A word of caution though…. if you don’t want to be frustrated to the point of pulling your hair out make sure you have a computer with a good amount of RAM otherwise it is extremely difficult to place the music, clips or banners where you want them with any precision without lag.

The next thing I have to learn is posting videos onto my blog! When I figure that out I will replace the picture at the top of this post with the video we made.

‘Engage me or enrage me’ or ‘Bore me to the Core’


Steve Evans –

Students are bored in our classrooms….. Is this always such a bad thing?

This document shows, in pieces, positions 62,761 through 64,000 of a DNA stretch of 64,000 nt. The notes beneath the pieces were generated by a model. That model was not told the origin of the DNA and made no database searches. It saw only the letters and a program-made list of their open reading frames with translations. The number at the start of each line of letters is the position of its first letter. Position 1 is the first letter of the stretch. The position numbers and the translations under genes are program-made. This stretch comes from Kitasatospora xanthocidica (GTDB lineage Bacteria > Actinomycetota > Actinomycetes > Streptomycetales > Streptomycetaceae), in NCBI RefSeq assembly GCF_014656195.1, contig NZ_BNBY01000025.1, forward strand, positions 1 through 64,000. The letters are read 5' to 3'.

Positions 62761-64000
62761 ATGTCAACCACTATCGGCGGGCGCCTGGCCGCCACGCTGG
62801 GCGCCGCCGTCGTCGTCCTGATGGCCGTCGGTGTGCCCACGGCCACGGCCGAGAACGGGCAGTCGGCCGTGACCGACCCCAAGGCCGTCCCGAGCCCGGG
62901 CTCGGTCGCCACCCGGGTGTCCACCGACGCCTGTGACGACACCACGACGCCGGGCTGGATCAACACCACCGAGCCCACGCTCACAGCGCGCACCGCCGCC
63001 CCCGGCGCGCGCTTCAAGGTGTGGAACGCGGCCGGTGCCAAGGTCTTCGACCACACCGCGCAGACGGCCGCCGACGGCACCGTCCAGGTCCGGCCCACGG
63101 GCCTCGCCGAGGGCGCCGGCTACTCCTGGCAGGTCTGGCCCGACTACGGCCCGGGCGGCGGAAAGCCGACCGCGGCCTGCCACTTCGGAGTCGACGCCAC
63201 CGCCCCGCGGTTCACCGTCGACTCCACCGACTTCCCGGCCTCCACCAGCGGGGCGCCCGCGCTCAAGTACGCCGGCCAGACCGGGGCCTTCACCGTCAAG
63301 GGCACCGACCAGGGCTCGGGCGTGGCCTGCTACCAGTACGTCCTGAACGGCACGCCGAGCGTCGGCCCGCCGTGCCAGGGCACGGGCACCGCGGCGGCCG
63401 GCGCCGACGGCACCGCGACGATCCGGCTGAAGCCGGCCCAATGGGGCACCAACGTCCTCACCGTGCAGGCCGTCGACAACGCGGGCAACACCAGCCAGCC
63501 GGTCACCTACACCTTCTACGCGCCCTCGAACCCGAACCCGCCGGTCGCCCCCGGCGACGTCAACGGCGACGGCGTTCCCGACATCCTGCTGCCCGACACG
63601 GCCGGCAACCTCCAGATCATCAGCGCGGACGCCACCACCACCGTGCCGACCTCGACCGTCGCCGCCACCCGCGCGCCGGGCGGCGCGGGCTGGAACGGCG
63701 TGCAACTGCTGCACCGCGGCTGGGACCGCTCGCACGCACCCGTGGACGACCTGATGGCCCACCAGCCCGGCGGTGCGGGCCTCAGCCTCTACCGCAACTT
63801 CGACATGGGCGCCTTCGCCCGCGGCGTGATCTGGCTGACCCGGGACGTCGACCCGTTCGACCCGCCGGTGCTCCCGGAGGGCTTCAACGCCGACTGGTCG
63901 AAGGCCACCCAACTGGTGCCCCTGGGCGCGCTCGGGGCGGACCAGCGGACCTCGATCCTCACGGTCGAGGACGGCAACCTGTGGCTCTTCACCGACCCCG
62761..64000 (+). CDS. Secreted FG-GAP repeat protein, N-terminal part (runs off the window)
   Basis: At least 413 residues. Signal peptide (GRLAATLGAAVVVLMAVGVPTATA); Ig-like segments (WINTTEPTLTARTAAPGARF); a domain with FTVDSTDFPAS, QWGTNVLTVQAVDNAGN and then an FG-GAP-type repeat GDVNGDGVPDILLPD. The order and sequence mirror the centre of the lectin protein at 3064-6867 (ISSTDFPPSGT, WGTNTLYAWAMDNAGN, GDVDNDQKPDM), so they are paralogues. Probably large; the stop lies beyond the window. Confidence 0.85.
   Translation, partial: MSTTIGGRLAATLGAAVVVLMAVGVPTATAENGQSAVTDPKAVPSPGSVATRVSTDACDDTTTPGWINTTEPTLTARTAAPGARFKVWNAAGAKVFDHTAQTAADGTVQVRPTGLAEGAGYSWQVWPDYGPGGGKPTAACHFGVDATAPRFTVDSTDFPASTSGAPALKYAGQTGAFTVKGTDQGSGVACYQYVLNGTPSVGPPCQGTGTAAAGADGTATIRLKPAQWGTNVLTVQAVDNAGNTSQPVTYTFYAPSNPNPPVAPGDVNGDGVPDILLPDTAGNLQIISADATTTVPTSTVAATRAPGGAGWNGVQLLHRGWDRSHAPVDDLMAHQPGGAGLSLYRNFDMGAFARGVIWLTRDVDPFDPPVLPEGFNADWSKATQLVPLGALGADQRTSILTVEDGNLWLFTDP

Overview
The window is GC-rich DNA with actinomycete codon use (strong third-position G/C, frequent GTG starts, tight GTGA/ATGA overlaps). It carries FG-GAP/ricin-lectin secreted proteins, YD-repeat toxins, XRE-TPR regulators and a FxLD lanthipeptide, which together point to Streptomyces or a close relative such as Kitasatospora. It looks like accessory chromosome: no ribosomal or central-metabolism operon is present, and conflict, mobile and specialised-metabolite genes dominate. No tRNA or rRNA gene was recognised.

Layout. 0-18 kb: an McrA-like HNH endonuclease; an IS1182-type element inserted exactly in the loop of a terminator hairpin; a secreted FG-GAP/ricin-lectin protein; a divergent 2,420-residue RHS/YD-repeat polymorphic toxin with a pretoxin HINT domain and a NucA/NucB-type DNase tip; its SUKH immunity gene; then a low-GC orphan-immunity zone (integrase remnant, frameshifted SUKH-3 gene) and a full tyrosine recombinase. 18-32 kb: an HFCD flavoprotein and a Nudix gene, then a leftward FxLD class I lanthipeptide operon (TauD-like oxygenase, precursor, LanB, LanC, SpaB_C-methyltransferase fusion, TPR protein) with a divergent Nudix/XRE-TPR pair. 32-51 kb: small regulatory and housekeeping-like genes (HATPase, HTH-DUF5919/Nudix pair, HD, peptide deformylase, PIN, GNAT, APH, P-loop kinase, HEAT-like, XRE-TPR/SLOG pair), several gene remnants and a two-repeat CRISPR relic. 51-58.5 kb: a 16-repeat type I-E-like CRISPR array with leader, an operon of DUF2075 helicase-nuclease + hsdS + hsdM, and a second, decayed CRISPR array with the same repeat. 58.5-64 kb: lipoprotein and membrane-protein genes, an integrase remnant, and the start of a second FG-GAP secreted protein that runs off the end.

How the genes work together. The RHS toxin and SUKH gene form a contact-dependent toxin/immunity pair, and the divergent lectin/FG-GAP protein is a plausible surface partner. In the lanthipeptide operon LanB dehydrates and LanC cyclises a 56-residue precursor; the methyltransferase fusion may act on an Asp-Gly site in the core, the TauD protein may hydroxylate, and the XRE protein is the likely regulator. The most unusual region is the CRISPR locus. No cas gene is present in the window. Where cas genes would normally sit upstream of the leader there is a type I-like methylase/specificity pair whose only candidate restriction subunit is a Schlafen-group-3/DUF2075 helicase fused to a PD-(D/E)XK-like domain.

I am not disagreeing with what Marc Prensky has to say. My sons are avid game players, they know more about Italian history from playing assassins Creed and more about the social and economic implications of going to war from playing Civilization than I certainly ever did at their age, or at my age now for that matter. When I teach about genetic modification the Students talk about Bioshock. People learn from games. Our students learn team skills from MMOs, they learn communication skills from Minecraft multiplayer games, their interactions with their friends and peers don’t stop when they leave the school gates but continue till they log off and go to sleep. One of ISMs Transdiciplinary skills is communication – a thing we value so much that we put posters up encouraging it in many classrooms, our students develop it for fun at home with their mouse and their microphone. As for creativity, our students now build cities that work (if only SIM city was around when they weren’t planning Manila.) build houses and palaces and whole civilizations. We don’t assess it – maybe that is why we don’t call it education! (ok that was facetious.)